Christian apologists will sometimes argue that the truth of the Gospel is proven by the willingness of Jesus’ disciples to die for their faith in Christ. The apostles were, indeed, willing to die for the truth of the Gospel, but if we grant that willingness to die for a religion, a movement or a cause speaks to the truth of a belief system, we would have to admit that many people in the past and today, who have died willingly for all sorts of causes in all sorts of ways, have thereby demonstrated the truth of their beliefs. The truth of the Gospel, in fact, was demonstrated by the disciples’ experience of the risen Jesus and their desire to witness to Jesus’ new life and to share in it.
Each of the first disciples was inspired to be a witness (Greek, martys), which sometimes led unavoidably to death, but the witness they shared was to what Christ had accomplished through his death and resurrection and what Christ was accomplishing in the church and the world through his followers. They were inspired by the guidance of the Holy Spirit infused in their lives and community and empowered by God working through them to bring the reality of Christ raised to those among whom they lived.
The events of Easter were not just about the disciples’ personal experiences of the risen Lord in their midst; they were also about witnessing to this reality to the world around them. And this was not just a witness to the past, what had been accomplished, but a witness to the present, that Jesus was alive among them inspiring and empowering their ministry and that they awaited a future glorification in which they would share in the renewed life in the kingdom of God.
The Revelation of John, so often seen as a document oriented only to mysterious future events, witnesses to the reality of the past, present and future of Easter’s power. John writes that when he was “in the spirit on the Lord’s Day,” “one like the Son of Man” told him to “write what you have seen, what is, and what is to take place after this.” John is asked to bear witness not only to what has been and what is to come, but to what is. The church lives in this tension between what has been accomplished through Christ and the fulfillment of God’s kingdom; but it lives in the now, and our witness is for today. We celebrate the death and resurrection as a historical commemoration and as a sign of Christ’s coming, but we also witness and celebrate Christ’s presence among us today.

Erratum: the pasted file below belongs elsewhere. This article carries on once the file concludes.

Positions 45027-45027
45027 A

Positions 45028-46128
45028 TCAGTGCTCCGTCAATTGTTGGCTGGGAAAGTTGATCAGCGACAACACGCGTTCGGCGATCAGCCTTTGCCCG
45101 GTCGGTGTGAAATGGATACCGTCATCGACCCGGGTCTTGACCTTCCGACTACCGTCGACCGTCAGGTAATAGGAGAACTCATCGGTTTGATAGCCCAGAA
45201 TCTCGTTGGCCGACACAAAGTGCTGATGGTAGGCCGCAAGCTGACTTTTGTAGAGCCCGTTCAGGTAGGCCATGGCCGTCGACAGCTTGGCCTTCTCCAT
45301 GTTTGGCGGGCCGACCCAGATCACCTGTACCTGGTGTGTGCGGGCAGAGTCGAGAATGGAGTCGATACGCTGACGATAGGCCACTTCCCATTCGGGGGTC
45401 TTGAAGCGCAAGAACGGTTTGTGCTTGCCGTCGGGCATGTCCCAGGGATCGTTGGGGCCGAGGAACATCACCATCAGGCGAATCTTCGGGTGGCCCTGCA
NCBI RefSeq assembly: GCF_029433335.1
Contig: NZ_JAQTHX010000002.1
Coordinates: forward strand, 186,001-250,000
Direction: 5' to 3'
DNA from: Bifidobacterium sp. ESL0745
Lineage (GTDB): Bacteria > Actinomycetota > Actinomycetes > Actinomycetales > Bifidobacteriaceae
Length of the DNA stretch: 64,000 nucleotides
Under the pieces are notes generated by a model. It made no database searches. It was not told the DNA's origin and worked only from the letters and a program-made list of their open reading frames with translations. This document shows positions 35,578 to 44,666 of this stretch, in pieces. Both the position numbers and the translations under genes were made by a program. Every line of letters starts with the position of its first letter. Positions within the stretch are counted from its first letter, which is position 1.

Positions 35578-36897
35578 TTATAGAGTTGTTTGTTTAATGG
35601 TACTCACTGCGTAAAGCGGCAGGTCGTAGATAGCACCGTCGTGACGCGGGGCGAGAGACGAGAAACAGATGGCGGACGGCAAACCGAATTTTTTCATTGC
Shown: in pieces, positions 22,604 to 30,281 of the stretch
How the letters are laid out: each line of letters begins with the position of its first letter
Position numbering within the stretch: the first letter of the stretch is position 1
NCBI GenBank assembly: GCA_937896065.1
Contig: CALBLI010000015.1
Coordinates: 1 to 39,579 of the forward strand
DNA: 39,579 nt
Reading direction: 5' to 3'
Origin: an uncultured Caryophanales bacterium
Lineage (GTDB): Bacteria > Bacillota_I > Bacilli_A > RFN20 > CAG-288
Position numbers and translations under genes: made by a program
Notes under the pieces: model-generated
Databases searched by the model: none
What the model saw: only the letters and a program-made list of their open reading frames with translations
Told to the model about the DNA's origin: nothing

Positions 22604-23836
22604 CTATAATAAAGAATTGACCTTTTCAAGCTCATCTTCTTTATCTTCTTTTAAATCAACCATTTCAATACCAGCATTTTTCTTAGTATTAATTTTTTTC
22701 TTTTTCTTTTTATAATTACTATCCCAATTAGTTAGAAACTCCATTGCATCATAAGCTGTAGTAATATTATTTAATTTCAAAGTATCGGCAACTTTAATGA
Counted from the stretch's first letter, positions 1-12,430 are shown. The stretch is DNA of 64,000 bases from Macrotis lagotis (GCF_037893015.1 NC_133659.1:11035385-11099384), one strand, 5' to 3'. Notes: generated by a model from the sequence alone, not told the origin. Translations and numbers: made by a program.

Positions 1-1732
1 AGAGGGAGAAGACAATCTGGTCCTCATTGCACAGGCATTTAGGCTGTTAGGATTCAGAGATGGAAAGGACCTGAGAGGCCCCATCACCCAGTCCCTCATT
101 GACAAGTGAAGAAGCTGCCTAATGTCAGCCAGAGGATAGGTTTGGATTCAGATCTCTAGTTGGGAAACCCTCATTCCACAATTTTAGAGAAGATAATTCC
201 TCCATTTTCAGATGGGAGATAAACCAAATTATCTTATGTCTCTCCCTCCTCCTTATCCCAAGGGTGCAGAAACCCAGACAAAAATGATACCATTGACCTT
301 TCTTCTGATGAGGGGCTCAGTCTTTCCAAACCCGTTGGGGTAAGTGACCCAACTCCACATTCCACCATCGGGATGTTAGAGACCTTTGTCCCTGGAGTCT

John’s Gospel describes the risen Christ among the disciples, in which the breath of the Lord carries the gift of the Spirit, empowering them as the church to carry out Christ’s mission of forgiveness. This same power is described in Acts, in which “many signs and wonders were done among the people through the apostles,” continuing Christ’s ministry of healing among the disciples. The empowered and inspired life of the church both frightened people—Luke says that “none of the rest dared to join them”—but, conversely, attracted people: “Yet more than ever, believers were added to the Lord, great numbers of both men and women.”
This was the power of the witness of life, of death conquered, of new life given, of the glorified life to come; it could overwhelm and frighten but had an inexorable pull. It was the challenge of the church to bear witness to this life, a confounding reality that even the apostle Thomas struggled to understand even as Jesus stood before him. The church was asked to bear witness to the very challenge Christ issued to Thomas: “Do not doubt but believe.”
The witness of the church was to life, through the preaching of Christ raised up, through the forgiveness of sins, through the healing of the sick and desperate. It was life that always drove the church, for the message always had a single purpose: “So that you may come to believe that Jesus is the Messiah, the Son of God, and that through believing you may have life in his name.”